Beside Rudolph, the compradore's head bobbed up.

"Allo same she mastah come." And in his native tongue, Ah Pat grumbled something about ghosts.

A harsh voice hailed, from the boat astern; the lowdah answered; and so rapidly slid the deceptive glimmer of her bow, that before Rudolph knew whether to wake his friends, or could recover, next, from the shock and ecstasy of unbelief, a tall white figure jumped or swarmed over the side.

"By Jove, my dream!" sounded the voice of Heywood, gravely. With fingers that dripped gold, he tried to pat the bounding terrier. She flew up at him, and tumbled back, in the liveliest danger of falling overboard. "Old girl,—my dream!"

The figure rose.

"Hallo, Rudie." In a daze, Rudolph gripped the wet and shining hands, and heard the same quiet voice: "Rest all asleep, I suppose? Don't wake 'em. To-morrow will do.—Have you any money on you? Toss that fisherman—whatever you think I'm worth. He really rowed like steam, you know."

Rudolph flung his purse into the other boat. When he turned, this man restored from the sea had disappeared. But he had only stolen forward, dog in arms, to sit beside Miss Drake. So quietly had all happened, that none of the sleepers, not even the captain, was aware. Rudolph drew near the two murmuring voices.

"—Couldn't help it, honestly," said Heywood. "Can't describe, or explain. Just something—went black inside my head, you know." He paused. "No: don't recall seeing a thing, really, until I pitched away the—what happened to be in my hands. A blank, all that. Losing your head, I suppose they call it. Most extraordinary."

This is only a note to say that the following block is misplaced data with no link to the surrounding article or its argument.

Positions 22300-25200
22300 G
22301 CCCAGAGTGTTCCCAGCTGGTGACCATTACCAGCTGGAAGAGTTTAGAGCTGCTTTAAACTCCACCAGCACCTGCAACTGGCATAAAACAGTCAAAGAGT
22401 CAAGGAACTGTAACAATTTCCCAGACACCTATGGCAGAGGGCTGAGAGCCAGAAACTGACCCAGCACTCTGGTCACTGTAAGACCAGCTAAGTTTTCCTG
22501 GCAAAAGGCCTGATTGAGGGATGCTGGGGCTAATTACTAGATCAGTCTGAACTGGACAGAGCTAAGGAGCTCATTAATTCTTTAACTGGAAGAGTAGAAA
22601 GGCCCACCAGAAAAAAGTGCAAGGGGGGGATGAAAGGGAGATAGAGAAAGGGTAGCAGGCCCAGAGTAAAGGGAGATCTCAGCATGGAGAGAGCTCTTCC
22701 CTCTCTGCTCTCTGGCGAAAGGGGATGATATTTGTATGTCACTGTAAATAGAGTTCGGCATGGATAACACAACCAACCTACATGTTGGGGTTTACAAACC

The girl's question recalled him from his puzzle.

"Do? Oh!" He disposed of the subject easily. "I ran, that's all.—Oh, yes, but I ran faster.—Not half so many as you'd suppose. Most of 'em were away, burning your hospital. Saw the smoke, as I ran. All gone but a handful. Hence those stuffed hats, Rudie, in the trench.—Only three of the lot could run. I merely scuttled into the next bamboo, and kept on scuttling. No: they weren't half loaded. Oh, yes, arrow in the shoulder—scratch. Of course, when it came dark, I stopped running, and made for the nearest fisherman. That's all."

"But," protested Rudolph, wondering, "we heard shots."

"Yes, I had my Webley in my belt. Fortunately. I told you: three of them could run." The speaker patted the terrier in his lap. "My dream, eh, little dog? You were the only one to know."

"No," said the girl: "I knew—all the time, that—"

Whatever she meant, Rudolph could only guess; but it was true, he thought, that she had never once spoken as though the present meeting were not possible, here or somewhere. Recalling this, he suddenly but quietly stepped away aft, to sit beside the steersman, and smile in the darkness.

The two voices flowed on. He did not listen, but watched the phosphorus welling soft and turbulent in the wake, and far off, in glimpses of the tropic light, the great Dragon weltering on the face of the waters. The shape glimmered forth, died away, like a prodigy. How ran the verse?

"Ich lieg' und besitze. Lass mich schlafen."

"And yet," thought the young man, "I have one pearl from his hoard." That girl was right: like Siegfried tempered in the grisly flood, the raw boy was turning into a man, seasoned and invulnerable.

Heywood was calling to him:—

"You must go Home with us. Do you hear? I've made a wonderful plan—with the captain's fortune! Dear old Kneebone."

A small white heap across the deck began to rise.

"How often," complained a voice blurred with sleep, "how often must I tell ye—wake me, unless the ship—chart's all—Good God!"

At the captain's cry, those who lay in darkness under the thatched roof began to mutter, to rise, and grope out into the trembling light, with sleepy cries of joy.


Previous Part     1  2  3  4
Home - Random Browse